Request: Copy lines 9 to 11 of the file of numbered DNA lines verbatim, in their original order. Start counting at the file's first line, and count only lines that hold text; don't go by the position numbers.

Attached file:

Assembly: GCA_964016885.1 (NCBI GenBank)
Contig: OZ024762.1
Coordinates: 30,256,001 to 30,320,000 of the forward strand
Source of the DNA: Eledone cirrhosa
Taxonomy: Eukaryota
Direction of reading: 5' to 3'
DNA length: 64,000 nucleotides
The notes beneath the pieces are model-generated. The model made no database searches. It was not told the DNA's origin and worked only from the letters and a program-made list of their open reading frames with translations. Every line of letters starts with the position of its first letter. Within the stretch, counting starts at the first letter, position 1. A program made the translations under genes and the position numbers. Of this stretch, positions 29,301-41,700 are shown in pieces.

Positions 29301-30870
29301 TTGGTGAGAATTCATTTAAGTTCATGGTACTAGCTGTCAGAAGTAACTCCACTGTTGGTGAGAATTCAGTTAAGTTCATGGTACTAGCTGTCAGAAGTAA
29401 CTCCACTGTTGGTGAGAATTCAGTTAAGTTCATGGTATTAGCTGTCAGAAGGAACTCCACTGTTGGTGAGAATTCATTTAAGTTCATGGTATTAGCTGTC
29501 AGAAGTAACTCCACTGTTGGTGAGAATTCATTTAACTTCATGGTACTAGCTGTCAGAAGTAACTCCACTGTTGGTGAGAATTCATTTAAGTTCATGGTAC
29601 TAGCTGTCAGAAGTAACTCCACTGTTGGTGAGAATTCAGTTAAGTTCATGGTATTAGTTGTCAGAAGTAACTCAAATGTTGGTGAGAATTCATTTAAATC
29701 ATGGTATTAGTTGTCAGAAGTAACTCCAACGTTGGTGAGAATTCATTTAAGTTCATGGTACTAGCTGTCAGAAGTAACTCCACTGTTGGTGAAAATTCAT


Positions 29301-30870
29301 TTGGTGAGAATTCATTTAAGTTCATGGTACTAGCTGTCAGAAGTAACTCCACTGTTGGTGAGAATTCAGTTAAGTTCATGGTACTAGCTGTCAGAAGTAA
29401 CTCCACTGTTGGTGAGAATTCAGTTAAGTTCATGGTATTAGCTGTCAGAAGGAACTCCACTGTTGGTGAGAATTCATTTAAGTTCATGGTATTAGCTGTC